Sassos: France loses if Jews leave

(January 16, 2015)

The stunning march of a million French citizens led by dozens of world leaders was evocative of the civil rights marches led by Martin Luther King in the Untied States decades ago. Had the Civil Rights movement been unsuccessful, it would have meant a defeat not only for blacks, but also for American democracy, for the principles enshrined in the Bill of Rights. If the recent impressive response to terrorism in France is not successful, it will spell defeat of the democratic ideals of the French Republic, of liberty, equality and fraternity.

Tragically, the murderous assault on Charlie Hebdo and the kosher grocery in Paris were brutal attacks on basic human rights, freedom of speech and religion. For French Jews this was the most recent incident of anti-Semitic violence on places of Jewish gathering, from day schools to synagogues.

These deplorable events have led to calls for French Jews to leave France. Of course, it is up to French Jewish families to decide what is best for their own safety and security. But if the majority of the 500,000 Jews in France were to decide to leave, the loss would not only be for Jews, but for France. It would not only mean the dismantling of the second largest Diaspora community after the United States, but a weakening of French democracy. As the French prime minister stated, “France without Jews is not France.”

From the time of the French Revolution in 1789, France led European countries in affirming the full citizenship of its Jews. Looking back from the 21st century, this does not seem like a revolutionary idea, but it was. Until the 18th century, Jews were not citizens of the countries in which they lived. They were a minority without civil rights, living at the pleasure of the government. They were not allowed to vote nor hold political office. They were banned from certain professions and from universities.

Then came this “radical idea” of the Enlightenment that Jews would be judged not as a group but as individuals. Jews were promised that if they would assimilate into French culture, they would be treated as equals. This ideal was tested many times, most dramatically in the Dreyfus Affair. In 1894 Alfred Dreyfus, an assimilated Jew and an officer in the French army was falsely accused, tried and imprisoned for treason. French novelist Emile Zola wrote an open letter to the president of France accusing the army of anti-Semitism for which he also was tried and convicted. The Dreyfus affair led Theodore Herzl, an assimilated Jewish journalist, to conclude that despite the European Enlightenment, historic religious and racial anti-Semitism would hinder the integration of Jews into European society.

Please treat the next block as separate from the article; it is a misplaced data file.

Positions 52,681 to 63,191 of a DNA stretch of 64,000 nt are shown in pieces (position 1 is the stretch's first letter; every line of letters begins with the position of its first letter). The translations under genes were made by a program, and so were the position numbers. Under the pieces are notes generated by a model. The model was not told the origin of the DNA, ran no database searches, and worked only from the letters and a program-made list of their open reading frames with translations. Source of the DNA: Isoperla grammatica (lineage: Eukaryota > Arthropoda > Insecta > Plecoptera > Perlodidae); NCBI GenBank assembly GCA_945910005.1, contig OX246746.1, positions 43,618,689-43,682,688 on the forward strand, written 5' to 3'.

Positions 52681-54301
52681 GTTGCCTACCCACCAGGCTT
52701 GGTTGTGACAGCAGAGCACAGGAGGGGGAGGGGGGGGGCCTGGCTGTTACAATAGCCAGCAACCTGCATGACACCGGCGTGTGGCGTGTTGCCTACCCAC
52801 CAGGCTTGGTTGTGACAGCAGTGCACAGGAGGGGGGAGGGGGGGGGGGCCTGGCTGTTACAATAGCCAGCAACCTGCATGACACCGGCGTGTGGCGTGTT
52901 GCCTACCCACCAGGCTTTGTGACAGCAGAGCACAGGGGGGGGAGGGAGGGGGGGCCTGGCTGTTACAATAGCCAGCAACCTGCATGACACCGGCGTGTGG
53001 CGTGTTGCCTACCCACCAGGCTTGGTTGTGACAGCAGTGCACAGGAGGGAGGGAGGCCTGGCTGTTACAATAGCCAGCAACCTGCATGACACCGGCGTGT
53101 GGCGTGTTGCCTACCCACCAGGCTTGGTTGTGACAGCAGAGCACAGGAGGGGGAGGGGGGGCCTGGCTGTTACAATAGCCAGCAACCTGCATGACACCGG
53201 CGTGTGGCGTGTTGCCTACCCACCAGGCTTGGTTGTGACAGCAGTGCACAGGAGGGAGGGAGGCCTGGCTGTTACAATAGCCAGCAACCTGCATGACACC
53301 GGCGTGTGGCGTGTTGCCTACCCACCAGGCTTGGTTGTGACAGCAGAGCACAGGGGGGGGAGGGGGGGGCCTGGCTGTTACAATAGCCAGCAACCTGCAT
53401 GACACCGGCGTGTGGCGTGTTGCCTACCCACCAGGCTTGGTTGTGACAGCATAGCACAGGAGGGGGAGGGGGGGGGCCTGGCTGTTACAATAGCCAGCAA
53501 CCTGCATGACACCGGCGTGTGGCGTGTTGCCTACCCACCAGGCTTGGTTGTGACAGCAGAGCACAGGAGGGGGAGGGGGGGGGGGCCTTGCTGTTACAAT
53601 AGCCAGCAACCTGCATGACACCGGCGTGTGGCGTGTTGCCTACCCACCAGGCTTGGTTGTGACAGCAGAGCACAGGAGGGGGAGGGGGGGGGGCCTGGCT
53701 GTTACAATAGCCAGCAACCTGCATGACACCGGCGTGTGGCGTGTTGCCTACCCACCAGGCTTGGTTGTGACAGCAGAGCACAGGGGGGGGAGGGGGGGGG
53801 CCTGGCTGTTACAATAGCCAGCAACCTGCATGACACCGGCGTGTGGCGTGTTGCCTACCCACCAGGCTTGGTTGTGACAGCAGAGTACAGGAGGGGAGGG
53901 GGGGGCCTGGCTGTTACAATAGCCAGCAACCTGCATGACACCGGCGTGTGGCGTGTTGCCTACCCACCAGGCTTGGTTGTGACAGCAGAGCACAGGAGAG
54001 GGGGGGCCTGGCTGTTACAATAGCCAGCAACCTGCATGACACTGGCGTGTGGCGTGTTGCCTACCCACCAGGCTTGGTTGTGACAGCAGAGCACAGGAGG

Still, France continued to work toward the ideal of a nationalism that would embrace all citizens, regardless of ethnicity or religion. That ideal is once again being tested. New emerging ethnic communities are questioning this model of national identity.

The growth of separatist Islamic militant fundamentalism threatens the fabric of the French nation and many other European societies. The events of the past few weeks in Paris were not just an attack on the French Republic; they were an attack on all freedom loving people. They are a call to those who cherish civil liberties and human rights to unequivocally denounce intolerance, hatred and violence. The future of democracy depends on communities and governments educating their people for civic engagment, affirming the rights of individuals and celebrating the values of cultural diversity.